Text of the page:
As an outdoors enthusiast, I’ve done a lot of traveling, hiking, camping, and exploring in the many beautiful national parks, bureau of land management properties, state parks, local parks, preserves and privately owned flower fields across our wondrous country.
In the outdoor world there are 7 Leave No Trace Principles that help to protect and save our environment for the animals, trees, and nature that live there and to protect it for others to enjoy now and in the future. A(…)
Backlight is my absolute favorite.
If given the choice of any lighting situation, I always choose backlight, no matter my subject. It is magical and it is flattering and believe it or not…versatile. I can place my subject in-between me and the sun and get so many different effects. I can create a sun-soaked, low contrast dreamy image or even a dramatic, moody image with emphasis on shadows. Here are some examples and how to achieve the desired result.(…)
I have a window in my house that I’ve fallen hard for. It’s a bay window in our family room. It has unfinished casing, chipped paint on the ledge, and is incredibly cold in the winter, but it still doesn’t stop me from loving it. It faces west out to our backyard, and lets me look out at the field behind us, the downtown skyline, and my daughter playing outside in her play house. Above all of that though, it just lets some seriously gorgeous light into our house. It’s a photographer’s dream.
You might not have a bay window like this in your house, but these same principles can be applied to so many types of windows. Take some time to study the light and how it moves through your house during the day and I’m sure you’ll find creative ways to use your special window too.(…)
I am a hobbyist photographer that shoots to not only capture the memories of my family, but to also feed my soul. I love documenting the people I love most along with all the little details that make up our story. Here are a few tips that I hope you will find helpful in improving the quality of your pictures and the story you are documenting. (…)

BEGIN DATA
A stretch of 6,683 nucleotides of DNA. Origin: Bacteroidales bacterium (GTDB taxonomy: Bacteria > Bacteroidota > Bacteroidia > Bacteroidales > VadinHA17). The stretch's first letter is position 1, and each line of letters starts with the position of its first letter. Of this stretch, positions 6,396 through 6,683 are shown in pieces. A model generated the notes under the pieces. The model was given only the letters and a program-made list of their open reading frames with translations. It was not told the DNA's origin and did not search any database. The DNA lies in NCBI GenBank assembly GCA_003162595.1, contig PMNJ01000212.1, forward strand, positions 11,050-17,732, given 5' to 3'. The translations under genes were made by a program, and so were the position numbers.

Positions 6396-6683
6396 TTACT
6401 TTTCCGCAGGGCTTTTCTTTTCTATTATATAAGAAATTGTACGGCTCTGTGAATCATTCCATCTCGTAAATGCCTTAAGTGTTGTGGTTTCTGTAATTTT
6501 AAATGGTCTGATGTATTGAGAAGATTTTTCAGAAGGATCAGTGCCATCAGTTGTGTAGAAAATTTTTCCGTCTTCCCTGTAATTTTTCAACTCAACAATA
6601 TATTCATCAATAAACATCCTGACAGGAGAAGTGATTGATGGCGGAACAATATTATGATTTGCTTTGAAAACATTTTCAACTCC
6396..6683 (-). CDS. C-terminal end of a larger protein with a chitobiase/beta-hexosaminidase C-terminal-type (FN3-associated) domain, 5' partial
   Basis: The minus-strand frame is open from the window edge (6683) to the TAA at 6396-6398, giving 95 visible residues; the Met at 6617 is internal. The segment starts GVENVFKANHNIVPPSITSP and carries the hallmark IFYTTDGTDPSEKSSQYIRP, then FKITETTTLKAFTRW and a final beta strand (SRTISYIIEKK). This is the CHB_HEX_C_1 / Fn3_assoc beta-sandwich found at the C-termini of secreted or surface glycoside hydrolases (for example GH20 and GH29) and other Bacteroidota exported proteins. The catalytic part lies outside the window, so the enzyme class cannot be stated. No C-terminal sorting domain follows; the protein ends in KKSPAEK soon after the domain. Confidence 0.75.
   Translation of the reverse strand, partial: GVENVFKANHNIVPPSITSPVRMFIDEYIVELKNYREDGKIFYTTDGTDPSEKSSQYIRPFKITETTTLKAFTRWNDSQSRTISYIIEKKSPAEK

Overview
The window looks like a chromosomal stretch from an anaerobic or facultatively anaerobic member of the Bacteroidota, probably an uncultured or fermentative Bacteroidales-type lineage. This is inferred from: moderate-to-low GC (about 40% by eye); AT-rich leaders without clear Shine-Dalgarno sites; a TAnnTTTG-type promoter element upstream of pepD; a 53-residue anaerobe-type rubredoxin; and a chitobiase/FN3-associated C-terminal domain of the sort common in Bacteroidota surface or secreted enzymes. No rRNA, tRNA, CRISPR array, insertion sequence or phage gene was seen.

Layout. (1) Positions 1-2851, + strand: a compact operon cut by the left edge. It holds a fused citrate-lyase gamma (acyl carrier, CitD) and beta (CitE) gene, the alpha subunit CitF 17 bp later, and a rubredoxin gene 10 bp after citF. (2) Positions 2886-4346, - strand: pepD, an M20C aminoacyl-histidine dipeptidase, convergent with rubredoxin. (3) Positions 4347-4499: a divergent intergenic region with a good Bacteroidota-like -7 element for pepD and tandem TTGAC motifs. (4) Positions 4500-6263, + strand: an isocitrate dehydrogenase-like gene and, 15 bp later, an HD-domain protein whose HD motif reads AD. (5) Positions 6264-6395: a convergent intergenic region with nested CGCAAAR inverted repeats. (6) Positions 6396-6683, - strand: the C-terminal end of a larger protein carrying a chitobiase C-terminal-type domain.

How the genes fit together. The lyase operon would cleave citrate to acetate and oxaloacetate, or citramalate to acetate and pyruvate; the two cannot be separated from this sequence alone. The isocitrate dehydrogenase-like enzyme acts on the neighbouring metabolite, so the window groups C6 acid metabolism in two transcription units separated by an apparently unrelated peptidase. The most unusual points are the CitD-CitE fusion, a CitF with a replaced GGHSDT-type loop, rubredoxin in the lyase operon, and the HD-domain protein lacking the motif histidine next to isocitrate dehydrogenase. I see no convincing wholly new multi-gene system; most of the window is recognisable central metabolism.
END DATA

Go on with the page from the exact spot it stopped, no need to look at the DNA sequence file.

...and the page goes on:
Rules are rules for a reason. In most cases, they promote aesthetics that we associate with artistic harmony and a pleasant viewing experience. We hear often that “you have to know the rules before you can break them.” I’d take that a step further, arguing it’s not just “what” and “how” but also “why.” You need to know the REASON for the rules of photography and design in order to break them effectively.(…)
See what I did there?
This blog post is mostly about how to create self-portraits that you will love and love the way you look in them but it is also, and this is no small component of loving images of yourself, about loving yourself. And it only requires five steps! So, lace up those sneakers, ladies, we’re hitting the path to loving yourself(ie). Oh yeah, that’s twice. Nailed it.(…)
The creative process is a process of surrender, not control.
Early on in my photography journey I spent a good amount of time trying to attain sharp images and nail focus in my work. I spent my days working on getting my lines straight, my compositions pre-visualized, and of course stalking every type of light. Focus and composition are all very important, but I found that I could easily start to over-think these devices. There is something about an out of focus image that evokes a feeling in its own way. It didn’t take me long to start experimenting with shallow depth of field, and using manual focus to achieve some blur. (…)
Have you ever been tempted to shoot film? Why, in this age of rapidly advancing technology, increasingly “smart” cameras, and the cost and convenience of digital are we still so drawn to film photography?